Resident Evil: Extinction (2007)
Directed by: Russell Mulcahy | 95 minutes | action, horror, thriller, science fiction | Actors: Milla Jovovich, Oded Fehr, Ali Larter, Iain Glen, Ashanti, Christopher Egan, Spencer Locke, Matthew Marsden, Linden Ashby, Jason O’Mara, Mike Epps, Joe Hursley, John Eric Bentley, James Tumminia, Kirk BR Woller, Rick Cramer, Madeline Carroll, Peter O’Meara, William Abadie, Ramón Franco, Shane Woodson, Valorie Hubbard, Geoff Meed, Rusty Joiner, Brian Steele, Connor McCoy, Gary A. Hecker
Sure enough, the makers of the new ‘Resident Evil’ movie have succeeded: the ounce of originality and tension that was present in the first two installments of the series is gone, resulting in a faceless film that doesn’t even live up to a mediocre video game -film adaptation, let alone a structurally and substantively satisfying film. Milla Jovovich is back to take on the evil Umbrella organization, and of course – because this is what it’s all about – to slaughter an army of zombies and mutated beasts. But where in the first part, as in the game on which the films are based, there was still an effective sense of constriction due to the small spaces in which the protagonists found themselves, and the almost relentless threat of enemies, in part three almost no tension to be found.
The film bears little resemblance to the games, but adopts the strategy of George Romero’s classic “Dead” zombie series. That means the zombies cover a larger, wider area every movie. However, that also means that there is no more claustrophobic tension. This wouldn’t be so bad if the threat is still palpable or if there was something interesting going on. Unfortunately this does not appear to be the case in ‘Resident Evil: Extinction’. Romero, despite giving up tight spaces, still managed to create suspense in his sequels, and each of his films has compelling social and psychological layers. You expect little of value in a ‘Resident Evil’ film, but one of the few valuable moments in the film is of that nature. The psychology of the zombies is used to achieve healing. The theory is that as the zombies become more intelligent, their literal fleshly needs diminish. Unfortunately, the theory is not satisfactorily substantiated in the film and there are therefore few leads for possible metaphors. Now it just makes for some funny moments in the movie when a zombie is taught to operate a digital camera and put differently shaped wooden blocks into the correct holes.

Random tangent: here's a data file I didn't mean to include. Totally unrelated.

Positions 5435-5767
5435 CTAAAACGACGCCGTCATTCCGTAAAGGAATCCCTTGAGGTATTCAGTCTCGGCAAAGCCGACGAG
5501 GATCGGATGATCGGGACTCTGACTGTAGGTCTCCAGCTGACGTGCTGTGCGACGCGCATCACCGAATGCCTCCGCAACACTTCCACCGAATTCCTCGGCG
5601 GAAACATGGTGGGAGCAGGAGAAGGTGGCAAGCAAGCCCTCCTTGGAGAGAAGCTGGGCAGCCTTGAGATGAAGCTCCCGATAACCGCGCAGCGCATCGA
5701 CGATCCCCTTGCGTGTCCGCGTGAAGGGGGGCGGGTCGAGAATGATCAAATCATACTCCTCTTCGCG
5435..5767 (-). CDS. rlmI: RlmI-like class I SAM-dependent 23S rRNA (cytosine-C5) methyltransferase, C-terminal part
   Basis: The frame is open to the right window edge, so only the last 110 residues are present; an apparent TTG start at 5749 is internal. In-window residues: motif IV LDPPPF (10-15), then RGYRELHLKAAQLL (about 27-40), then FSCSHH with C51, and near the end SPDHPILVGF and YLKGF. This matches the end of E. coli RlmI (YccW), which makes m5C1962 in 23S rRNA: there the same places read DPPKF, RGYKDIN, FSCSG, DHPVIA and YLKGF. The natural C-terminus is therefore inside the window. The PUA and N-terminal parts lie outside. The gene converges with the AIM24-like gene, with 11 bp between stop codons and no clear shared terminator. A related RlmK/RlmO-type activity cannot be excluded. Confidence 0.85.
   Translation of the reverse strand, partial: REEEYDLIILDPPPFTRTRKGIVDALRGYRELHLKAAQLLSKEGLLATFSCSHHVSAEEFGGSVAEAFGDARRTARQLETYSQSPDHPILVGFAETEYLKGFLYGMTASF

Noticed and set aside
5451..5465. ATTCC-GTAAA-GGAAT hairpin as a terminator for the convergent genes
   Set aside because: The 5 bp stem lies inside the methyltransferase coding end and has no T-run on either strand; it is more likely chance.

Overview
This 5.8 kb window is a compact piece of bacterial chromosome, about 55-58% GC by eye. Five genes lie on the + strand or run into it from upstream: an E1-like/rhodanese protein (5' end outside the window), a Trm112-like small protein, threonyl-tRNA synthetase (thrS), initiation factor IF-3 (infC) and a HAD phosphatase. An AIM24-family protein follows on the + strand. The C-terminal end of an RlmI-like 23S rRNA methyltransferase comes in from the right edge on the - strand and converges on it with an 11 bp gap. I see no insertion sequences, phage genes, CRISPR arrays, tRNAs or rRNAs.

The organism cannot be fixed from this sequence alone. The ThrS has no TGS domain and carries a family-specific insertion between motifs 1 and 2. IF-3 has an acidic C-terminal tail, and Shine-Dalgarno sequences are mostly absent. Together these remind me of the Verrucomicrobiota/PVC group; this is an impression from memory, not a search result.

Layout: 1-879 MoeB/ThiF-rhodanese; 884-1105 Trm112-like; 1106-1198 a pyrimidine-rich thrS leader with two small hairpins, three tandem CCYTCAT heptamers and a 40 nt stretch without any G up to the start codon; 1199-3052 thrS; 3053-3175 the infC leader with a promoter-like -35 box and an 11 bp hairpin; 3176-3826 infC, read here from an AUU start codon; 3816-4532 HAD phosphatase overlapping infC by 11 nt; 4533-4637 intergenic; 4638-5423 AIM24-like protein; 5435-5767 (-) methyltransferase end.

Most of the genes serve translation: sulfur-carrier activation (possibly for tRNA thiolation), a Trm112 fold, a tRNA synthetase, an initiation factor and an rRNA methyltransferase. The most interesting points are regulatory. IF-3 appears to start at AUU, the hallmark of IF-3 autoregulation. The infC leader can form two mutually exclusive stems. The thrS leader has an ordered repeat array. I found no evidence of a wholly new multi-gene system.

But what about the action and suspense, what matters most in a movie like this? Bad. The opening sequence is a nice teaser, but it’s downhill from there. As mentioned, there is no tension due to claustrophobia, but you also don’t have the idea that the main characters are really in danger or are constantly being chased. The characters simply travel around the country in a ‘Mad Max’ desert setting to investigate if there are zombies somewhere and then take them down. This set-up kills the film. Some potential for threat is present in the form of an homage to Hitchcock’s ‘The Birds’, but the build-up is too short and the execution too simple. The encounters with the zombies are like in any other similar movie. In short, not very surprising. And of course, one of the hero company gets bitten by a zombie and keeps it a secret from everyone else. Deadly for such a film is that it is boring, but unfortunately that is the case here. Only after an hour does some interesting action come into play by means of a kinetic confrontation with a large group of zombies. But the revival is quite short-lived. Even the final battle between Jovovich and a mutated enemy is uninspired and boring.
‘Resident Evil: Extinction’ has a handful of successful scenes, but above all it is a tensionless and unnecessary sequel that has transformed a terrifying game series into something dull and monotonous. Unfortunate. The quality deteriorates noticeably with each new film. Time to pull the plug.